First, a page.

Let’s get together: Tom Tom connects entrepreneurs to, well, everybody

Photo Credit: Ryan Jones Photo Credit: Ryan Jones

Spring is coming, and so is the Tom Tom Summit & Festival. [UPDATE: Originally slated for April, Tom Tom has been rescheduled for September 21-27, 2020.] Every year, the event mixes music, community art projects, and a plethora of innovative business ideas. We caught up with Tom Tom’s executive director, Paul Beyer, for a look ahead at this year’s fest.

Can you share any success stories coming out of Tom Tom’s business competitions?

Tom Tom’s competitions range from crowd-funded pitch nights targeted toward individuals and very early-stage small business to equity-based challenges seeking to match investors with scalable technology companies. Over the past several years, there have been hundreds of thousands of dollars invested at Tom Tom. Success at Tom Tom can mean a start-up entrepreneur receiving the encouragement to keep going—even if they don’t “win”—or an investment. Last year’s winner of the crowdfunded pitch night was Babylon Microfarms. They have continued to grow, and recently raised $2.3M in capital to expand their business.

What will help Charlottesville thrive in the 21st century on the creative, entrepreneurial, industry, and innovation side?

My dream for 21st-century Charlottesville is one in which we’re able to become a welcoming home to all types of residents—a city that is filled with opportunity, and encouraging to dreamers, creators, and entrepreneurs. In terms of opportunity, we’re beginning to make real strides here with various educational and entrepreneurial programs that level the playing field. In terms of encouragement, that is something that we as a community have to continue to get better at. In a lot of respects, Charlottesville is a very successful and affluent place, and thus it can fall into complacency. We can sometimes be a little apathetic or even negative to new ideas. At Tom Tom we really try to make sure that creators of all kinds are honored and celebrated.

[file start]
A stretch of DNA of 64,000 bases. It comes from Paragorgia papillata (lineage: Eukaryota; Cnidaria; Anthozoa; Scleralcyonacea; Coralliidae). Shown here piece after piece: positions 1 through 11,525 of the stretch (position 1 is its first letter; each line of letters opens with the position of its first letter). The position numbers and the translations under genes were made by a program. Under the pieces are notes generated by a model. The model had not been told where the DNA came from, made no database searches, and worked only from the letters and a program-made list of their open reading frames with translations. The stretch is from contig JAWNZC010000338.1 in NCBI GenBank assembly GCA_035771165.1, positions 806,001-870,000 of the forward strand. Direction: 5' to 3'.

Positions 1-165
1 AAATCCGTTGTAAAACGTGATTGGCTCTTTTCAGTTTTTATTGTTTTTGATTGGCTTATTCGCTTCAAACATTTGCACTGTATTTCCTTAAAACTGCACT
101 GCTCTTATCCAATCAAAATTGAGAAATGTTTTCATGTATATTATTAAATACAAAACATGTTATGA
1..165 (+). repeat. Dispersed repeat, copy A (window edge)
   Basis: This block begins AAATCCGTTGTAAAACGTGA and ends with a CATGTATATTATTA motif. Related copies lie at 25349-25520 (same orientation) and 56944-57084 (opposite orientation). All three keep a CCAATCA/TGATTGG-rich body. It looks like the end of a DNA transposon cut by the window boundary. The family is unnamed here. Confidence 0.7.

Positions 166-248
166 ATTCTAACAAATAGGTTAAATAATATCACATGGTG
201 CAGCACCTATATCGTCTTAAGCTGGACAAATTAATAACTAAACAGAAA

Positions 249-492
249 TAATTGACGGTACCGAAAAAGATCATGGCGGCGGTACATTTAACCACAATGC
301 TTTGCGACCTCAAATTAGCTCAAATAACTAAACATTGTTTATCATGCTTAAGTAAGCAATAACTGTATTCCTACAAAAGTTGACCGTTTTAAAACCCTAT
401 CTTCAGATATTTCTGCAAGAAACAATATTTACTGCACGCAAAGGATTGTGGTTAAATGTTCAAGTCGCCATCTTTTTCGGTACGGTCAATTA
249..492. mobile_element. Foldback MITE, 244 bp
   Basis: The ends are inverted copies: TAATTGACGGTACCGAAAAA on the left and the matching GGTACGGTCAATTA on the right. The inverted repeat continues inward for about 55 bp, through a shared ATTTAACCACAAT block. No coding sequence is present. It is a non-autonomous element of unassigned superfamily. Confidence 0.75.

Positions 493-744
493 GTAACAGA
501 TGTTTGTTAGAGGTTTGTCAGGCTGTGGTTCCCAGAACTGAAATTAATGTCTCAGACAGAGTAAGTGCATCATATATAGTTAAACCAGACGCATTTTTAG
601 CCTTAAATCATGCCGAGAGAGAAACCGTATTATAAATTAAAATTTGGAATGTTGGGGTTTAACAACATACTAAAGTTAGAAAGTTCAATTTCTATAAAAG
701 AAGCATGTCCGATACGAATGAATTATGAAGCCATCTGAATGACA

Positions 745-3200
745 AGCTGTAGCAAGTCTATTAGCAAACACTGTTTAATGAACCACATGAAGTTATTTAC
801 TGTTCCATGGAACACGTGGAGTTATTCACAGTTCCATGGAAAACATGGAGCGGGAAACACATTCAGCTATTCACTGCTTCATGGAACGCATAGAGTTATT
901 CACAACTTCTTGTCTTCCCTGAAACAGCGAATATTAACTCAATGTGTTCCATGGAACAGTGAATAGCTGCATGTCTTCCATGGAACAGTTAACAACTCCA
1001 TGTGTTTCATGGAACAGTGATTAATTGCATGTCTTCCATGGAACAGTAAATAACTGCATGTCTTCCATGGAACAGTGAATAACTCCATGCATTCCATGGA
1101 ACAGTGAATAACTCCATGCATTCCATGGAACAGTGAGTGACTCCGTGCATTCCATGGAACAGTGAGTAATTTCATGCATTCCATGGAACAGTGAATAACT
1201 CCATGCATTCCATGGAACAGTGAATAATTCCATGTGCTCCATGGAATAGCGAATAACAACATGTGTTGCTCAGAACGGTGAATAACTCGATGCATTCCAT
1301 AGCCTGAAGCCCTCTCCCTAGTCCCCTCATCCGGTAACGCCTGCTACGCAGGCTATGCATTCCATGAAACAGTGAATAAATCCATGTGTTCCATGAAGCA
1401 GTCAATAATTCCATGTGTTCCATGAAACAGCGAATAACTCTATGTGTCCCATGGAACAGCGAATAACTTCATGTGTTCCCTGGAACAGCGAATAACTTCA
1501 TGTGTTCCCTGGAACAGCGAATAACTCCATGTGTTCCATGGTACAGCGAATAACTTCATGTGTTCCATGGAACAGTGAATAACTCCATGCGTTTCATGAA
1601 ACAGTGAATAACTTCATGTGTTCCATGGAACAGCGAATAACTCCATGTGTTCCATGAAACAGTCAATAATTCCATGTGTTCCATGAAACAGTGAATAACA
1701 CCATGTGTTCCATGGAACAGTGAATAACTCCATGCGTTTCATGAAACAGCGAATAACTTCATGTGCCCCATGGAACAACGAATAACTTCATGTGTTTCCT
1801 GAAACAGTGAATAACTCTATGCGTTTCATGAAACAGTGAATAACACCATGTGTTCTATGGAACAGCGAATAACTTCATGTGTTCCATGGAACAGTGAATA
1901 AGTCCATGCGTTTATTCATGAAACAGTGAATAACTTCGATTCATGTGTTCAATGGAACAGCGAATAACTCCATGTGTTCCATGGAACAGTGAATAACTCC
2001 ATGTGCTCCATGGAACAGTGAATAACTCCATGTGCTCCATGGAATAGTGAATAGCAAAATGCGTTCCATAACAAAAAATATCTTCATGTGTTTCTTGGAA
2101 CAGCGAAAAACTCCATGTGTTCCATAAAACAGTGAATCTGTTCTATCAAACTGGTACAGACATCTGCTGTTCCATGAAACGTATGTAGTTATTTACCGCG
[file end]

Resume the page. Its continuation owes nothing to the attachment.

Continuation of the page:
How has Tom Tom been integral to pushing those qualities forward since it was founded?

I think Tom Tom’s best quality is being grassroots, which allows many people to contribute in different ways. We invite people to join our programs or to create their own to accomplish their organization’s goals. I’d like to think that creates a sense of “ownership.” Tom Tom’s goal is to create a platform that can model how stakeholders can work together throughout the year.

How do you see local organizations and artists contributing to business development locally?

One of Charlottesville and Albemarle’s best assets is a vibrant culture and quality of life— which are directly related to the artists and nonprofits in the region. We wouldn’t have anywhere near the level of startup activity if entrepreneurs didn’t want to locate here and stay here. Of course, one of my biggest concerns—one that is shared by many of our neighbors—is that our housing and commercial spaces are increasingly unaffordable, and many artists have been priced out of living here.

What sort of business-related headliners can we expect in April?

We’ll be announcing our headliners in the coming weeks. They include Bruce Katz, author of The New Localism, and The Atlantic’s Jim and Deb Fallows, all of whom write about the conditions that communities need to foster in order to have more vibrant and prosperous entrepreneurial communities. We also have serial entrepreneur Tiffany Norwood and restauranteur/chef (and UVA grad) Tanya Holland heading our way.

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